Anonymous said...

you can fit a fender over a disc brake, you just need about an inch of spacers and a willingness to bend some struts. the undrilled crown is a tougher nut though

Pubic Bikes said...

Missed the sprint!

Esteemed Commenter DaddoOne said...

Wow Snobby, maybe the weld shots were a bad idea.

hillbilly said...

wow, I did a spit take at the price.

ptfe said...

Did you look for horsehair dangling in the downtube? Maybe that top tube was intended to be a quick-release violin bow, you know, in case you find yourself in the orchestra pit and ready to play but all you have handy is your new bike.

Anonymous said...

I love the idea behind RD1.0. I ride in a lot of wind, so the drops are nice. I have a long commute (13 miles each way), so the road bike set up is nice and I like STIs and 1x8 would be more than enough gearing. The disc brakes are great because I'm 260lbs of a fat load and I ride in rain (forget the bus). Belt drive is nice because I love to ride, not to lube and clean the chain all the time and replacement chains ain't exactly free these days. You didn't mention if there are rack mounts on the seat stays because racks take 4 contact points, or at least 3...

Kenny Banya said...

mcro SHFT

Anonymous said...

Belt drive/hub gearing, drop bars, disc breaks, fenders, racks, beefy top tube, supple welds... you want everything in one bike? Why not ask for labia too?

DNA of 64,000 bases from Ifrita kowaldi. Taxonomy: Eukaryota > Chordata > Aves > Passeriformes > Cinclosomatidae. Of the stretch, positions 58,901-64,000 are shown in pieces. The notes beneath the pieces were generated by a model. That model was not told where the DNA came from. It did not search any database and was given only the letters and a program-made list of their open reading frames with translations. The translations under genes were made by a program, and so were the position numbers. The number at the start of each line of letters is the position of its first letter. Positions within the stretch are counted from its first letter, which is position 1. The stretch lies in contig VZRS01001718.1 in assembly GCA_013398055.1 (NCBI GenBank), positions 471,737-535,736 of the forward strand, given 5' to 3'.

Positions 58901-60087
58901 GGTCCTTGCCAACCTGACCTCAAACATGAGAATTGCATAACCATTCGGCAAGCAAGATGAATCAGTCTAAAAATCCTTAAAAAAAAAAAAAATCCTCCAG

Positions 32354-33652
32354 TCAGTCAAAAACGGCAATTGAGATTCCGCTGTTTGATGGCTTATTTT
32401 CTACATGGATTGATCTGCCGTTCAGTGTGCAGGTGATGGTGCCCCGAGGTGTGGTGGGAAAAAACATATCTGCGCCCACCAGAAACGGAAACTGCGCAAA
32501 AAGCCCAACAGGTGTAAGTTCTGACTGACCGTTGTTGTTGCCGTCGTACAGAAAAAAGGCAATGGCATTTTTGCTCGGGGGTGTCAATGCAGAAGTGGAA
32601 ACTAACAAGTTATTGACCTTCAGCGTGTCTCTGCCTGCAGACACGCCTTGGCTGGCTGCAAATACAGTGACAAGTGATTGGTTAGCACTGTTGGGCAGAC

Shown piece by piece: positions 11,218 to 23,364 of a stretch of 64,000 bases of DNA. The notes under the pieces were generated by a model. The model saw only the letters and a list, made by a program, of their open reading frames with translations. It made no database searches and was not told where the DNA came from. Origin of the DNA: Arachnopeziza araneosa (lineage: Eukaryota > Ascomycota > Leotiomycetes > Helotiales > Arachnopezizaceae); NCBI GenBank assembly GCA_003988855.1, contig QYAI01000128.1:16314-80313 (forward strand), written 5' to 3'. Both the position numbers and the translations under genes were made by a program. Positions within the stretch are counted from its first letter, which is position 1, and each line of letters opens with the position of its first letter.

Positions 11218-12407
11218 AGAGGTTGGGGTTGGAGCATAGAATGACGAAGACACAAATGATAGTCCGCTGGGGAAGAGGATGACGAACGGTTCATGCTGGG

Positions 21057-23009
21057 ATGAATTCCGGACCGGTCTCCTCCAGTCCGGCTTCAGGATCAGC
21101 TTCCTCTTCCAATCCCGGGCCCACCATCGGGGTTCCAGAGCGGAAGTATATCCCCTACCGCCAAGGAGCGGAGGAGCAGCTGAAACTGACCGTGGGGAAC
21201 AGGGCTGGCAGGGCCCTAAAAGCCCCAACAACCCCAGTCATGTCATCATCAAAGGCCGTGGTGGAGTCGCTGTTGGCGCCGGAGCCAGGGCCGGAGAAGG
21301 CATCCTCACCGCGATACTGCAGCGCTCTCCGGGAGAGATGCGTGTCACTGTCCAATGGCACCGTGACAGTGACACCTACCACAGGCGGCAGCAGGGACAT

recumbent conspiracy theorist said...

Hey bikesnob, Get a triple for that thing and you can loose the the anti-drop thingy. The granny will catch your drops and it's good for climbing hills too.

One Who Knows said...

Well, it does have a beefy bottom bracket...

BikeSnobNYC said...

Recumbent Conspiracy Theorist,

But what happens when the chain falls off the granny? Do I get a micro-granny? Where does it end!?!

--Wildcat Rock Machine

Anonymous said...

the bb7's work crappy because they're the road version that works with the higher tension lower cable travel brake levers attached to your handlebars. the v-brake version works a lot better. If when you squeeze the brake, you see the housing flex, then you could improve the responsiveness of the brake by switching to a compressionless housing for brakes such as the odyssey linear cable. But I don't think you will find that they feel like the v-brake lever driven bb7's no matter what you do to the cables.
-anonymous 3:16

mikeweb said...

$1,750 for backwards bar tape.

What a country!

Anonymous said...

the 8speed hub probably has a minimum gain/gear ratio. if you drive it with a granny gear, you may blow out the hub. I know the rohlhoff is like this, so if actually considering running a smaller front ring, research it first.
-anonymous 3:16

Anonymous said...

all i gotta say is base urban has balls asking snob to review a bike fresh from the "handmade" factory floor...it doesn't bode well if a perscantte outperforms your overpriced-bloat-o-cycle.

URBN BALZ

Anonymous said...

Once saw a belly dancer doing a photo shoot on the GWB. Beefy bottom bracket indeed Sir!

Marcel Da Chump said...

Can't relate to modern components...and don't call me Shirley.

crosspalms said...

That's pretty pricey for a commuter you can't put fenders on. Maybe they should call it the IIRTTB. Thanks for the review, though -- the belt drive/hub combo is intriguing, so I look forward to hearing more.

Marcel Da Chump said...

Can't relate to modern components...and don't call me Shirley.

studioe said...

I'm sure Snobbish had the welds custom sloppy, as to detract from the fetish value.

Anonymous said...